As Prof Peter O’Connor said “Charter schools are part of an international Right-wing attack on progressive and humanist traditions of education… The attack is not driven by a genuine desire to remedy the ills of the education system, but by the desire to create a cheaper teaching force, one that is shackled by narrow-minded, test-based accountability measures, and one that has less union power to fight back.” Source.
Oh I could go on all night (and in my head, I do), but you get the drift: Undervalued teachers, dollar signs flashing left, right and centre, and the kids caught in the middle.
Do you truly think handing schools over to money-makers and marginalising educators will help our students learn?
Does this really and truly sound like the answer to you?
Be afraid. Be very, very afraid. Charter schools may sound like a miracle from heaven, but a little research shows the truth is not nearly as rosy.
Here’s just a selection of the articles I’ve found that make me concerned about charter schools:
MORE GIRAFFES, THAT’S WHAT WE NEED
“If u posted a blog about the need 4 more giraffes in elementary school lunch rooms, 57 charter advocates would post comments about charters.
Charter cheerleaders are relentless; evangelical soldiers in the reform wars, they are absolutely convinced that charters are laboratories full of innovation and creativity.
Read more here
“A West Oakland church school that makes its students ask for money at BART stations appears to have vastly inflated its enrollment (sic) numbers to collect extra taxpayer funding, some of which goes to a teacher who former students say physically abused them and other children.And for years, St. Andrew Missionary Baptist Church and private school has operated with virtually no government oversight despite repeated red flags. The K-12 school is run by Robert Lacy, 79, a pastor who pleaded guilty in 2007 to theft of government money for taking his deceased father’s Social Security payments.”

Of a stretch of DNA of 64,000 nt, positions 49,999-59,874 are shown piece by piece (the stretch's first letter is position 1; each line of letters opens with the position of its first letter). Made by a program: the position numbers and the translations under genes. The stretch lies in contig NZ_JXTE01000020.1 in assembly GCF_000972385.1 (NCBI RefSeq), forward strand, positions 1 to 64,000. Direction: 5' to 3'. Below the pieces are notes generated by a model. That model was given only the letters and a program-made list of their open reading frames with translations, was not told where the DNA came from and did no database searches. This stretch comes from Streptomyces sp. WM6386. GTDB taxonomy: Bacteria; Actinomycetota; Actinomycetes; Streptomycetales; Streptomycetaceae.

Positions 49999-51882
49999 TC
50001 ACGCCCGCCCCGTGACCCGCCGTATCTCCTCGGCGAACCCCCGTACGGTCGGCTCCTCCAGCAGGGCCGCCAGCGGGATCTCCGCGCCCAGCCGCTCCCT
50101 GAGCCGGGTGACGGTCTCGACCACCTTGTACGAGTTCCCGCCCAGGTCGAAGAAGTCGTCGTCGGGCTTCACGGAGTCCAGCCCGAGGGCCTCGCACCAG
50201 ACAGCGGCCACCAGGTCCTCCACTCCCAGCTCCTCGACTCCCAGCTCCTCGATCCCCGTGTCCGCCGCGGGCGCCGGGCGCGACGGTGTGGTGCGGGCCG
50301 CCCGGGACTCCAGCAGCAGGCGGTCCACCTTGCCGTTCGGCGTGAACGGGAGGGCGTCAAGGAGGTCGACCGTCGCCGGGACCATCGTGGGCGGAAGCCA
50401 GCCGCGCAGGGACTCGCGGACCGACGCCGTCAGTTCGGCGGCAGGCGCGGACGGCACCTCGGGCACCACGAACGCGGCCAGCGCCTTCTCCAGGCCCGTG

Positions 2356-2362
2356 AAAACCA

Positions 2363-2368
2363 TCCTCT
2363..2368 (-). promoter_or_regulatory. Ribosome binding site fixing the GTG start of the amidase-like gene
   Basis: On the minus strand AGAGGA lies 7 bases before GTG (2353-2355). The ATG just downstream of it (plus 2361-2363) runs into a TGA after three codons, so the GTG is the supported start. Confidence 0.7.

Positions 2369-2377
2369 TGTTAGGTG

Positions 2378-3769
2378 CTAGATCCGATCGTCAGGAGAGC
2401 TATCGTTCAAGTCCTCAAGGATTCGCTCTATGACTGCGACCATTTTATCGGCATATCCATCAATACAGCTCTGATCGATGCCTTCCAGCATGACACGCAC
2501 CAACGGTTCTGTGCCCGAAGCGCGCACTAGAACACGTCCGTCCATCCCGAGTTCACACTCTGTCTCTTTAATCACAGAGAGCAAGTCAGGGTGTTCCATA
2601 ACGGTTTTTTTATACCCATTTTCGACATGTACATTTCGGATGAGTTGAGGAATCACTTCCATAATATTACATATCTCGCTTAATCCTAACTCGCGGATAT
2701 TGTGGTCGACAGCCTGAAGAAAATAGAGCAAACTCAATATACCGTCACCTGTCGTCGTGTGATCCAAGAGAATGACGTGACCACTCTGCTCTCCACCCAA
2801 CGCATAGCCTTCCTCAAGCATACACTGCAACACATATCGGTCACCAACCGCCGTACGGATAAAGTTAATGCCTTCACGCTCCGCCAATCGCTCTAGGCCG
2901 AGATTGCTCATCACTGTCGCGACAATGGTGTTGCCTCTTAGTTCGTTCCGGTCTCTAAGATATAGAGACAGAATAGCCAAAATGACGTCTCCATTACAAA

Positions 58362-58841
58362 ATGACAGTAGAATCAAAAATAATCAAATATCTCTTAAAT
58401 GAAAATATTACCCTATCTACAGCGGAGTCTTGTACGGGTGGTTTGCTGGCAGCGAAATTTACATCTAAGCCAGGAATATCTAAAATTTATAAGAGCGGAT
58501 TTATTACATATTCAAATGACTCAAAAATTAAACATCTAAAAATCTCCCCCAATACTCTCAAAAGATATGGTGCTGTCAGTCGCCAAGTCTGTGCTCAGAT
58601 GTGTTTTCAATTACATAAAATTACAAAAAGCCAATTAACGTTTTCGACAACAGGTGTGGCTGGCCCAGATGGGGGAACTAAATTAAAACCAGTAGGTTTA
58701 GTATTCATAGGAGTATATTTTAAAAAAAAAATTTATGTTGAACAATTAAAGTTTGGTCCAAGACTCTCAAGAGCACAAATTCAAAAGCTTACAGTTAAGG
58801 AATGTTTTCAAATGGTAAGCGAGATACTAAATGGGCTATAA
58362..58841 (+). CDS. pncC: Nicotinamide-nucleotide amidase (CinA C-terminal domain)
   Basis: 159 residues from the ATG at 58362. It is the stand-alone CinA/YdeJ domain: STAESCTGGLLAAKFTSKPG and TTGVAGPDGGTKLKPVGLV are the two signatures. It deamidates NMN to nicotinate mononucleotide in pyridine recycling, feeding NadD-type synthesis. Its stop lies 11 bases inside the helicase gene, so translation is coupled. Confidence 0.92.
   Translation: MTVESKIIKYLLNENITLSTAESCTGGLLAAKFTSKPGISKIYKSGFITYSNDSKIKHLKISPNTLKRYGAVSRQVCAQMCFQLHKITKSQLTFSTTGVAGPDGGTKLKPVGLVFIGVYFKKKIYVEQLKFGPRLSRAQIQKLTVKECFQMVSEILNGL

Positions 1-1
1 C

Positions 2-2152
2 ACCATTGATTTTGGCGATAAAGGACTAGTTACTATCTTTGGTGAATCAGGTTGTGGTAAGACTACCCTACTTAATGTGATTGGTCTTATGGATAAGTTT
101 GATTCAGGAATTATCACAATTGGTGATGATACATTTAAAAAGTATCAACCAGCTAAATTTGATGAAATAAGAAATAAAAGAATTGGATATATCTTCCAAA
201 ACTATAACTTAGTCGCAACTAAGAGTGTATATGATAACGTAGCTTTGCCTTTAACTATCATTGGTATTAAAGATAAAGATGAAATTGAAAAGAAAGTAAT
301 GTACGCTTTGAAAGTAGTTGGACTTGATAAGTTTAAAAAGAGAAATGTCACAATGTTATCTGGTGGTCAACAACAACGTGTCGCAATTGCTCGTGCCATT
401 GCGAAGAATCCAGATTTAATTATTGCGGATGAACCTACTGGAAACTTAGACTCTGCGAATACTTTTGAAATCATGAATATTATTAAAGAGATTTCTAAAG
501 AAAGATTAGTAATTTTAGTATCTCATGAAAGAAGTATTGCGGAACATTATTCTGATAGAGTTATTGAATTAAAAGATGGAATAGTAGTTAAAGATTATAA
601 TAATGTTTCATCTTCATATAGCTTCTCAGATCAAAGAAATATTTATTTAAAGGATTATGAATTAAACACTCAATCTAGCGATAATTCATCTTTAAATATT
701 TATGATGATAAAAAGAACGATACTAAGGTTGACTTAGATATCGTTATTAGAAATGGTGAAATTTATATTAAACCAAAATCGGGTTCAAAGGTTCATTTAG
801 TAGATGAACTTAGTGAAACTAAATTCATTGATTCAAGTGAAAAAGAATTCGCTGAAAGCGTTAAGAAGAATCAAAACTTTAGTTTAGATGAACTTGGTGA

Read more here.
COMPARING APPLES AND BANANAS AND DECIDING THE MANGO IS BEST
“It’s New Jersey School Choice Week. Gov. Chris Christie signed a proclamation encouraging all citizens to “join the movement for educational reform.”
Or, at least, his brand of reform, one that includes cutting $1 billion from traditional public schools while spending taxpayer money on independent schools that have somehow failed to enroll New Jersey’s neediest children, those with handicaps, language problems, and very low income…”
Read more here.
OVER-TESTING IS DAMAGING EDUCATION
“Carol Burris, who was recently named to the honor roll as a hero of public education, wrote a letter to President Obama. Carol understands how excessive testing is harming students and demoralizing teachers. She warns the President how this policy–at the heart of Race to the Top–will do increasing damage as it is institutionalized.”
Read more here.
STANFORD UNIVERSITY’S RESEARCH (CREDO)
“The group portrait shows wide variation in performance. The study reveals that a decent fraction of charter schools, 17 percent, provide superior education opportunities for their students. Nearly half of the charter schools nationwide have results that are no different from the local public school options and over a third, 37 percent, deliver learning results that are significantly worse than their student would have realized had they remained in traditional public schools.”
Read more here.
AND FOR HEAPS MORE LINKS SO YOU CAN RESEARCH YOURSELF, MAYBE START HERE…
“Charter schools have taken on an almost mythic quality. Touted by politicians, the subject of Hollywood films, the darlings of Wall Street: listening to the marketing, you would think charter schools were the saviors of American children…”
Read more here.
ARE YOU WORRIED YET?
Little or no accountability, weaker kids dumped, schools as businesses massaging the figures to keep the business going, huge attrition rates, and for all that they still don’t do very well.
Whatever you believe, you owe it to your children and yourself to learn more about charter schools before it’s too late for New Zealand.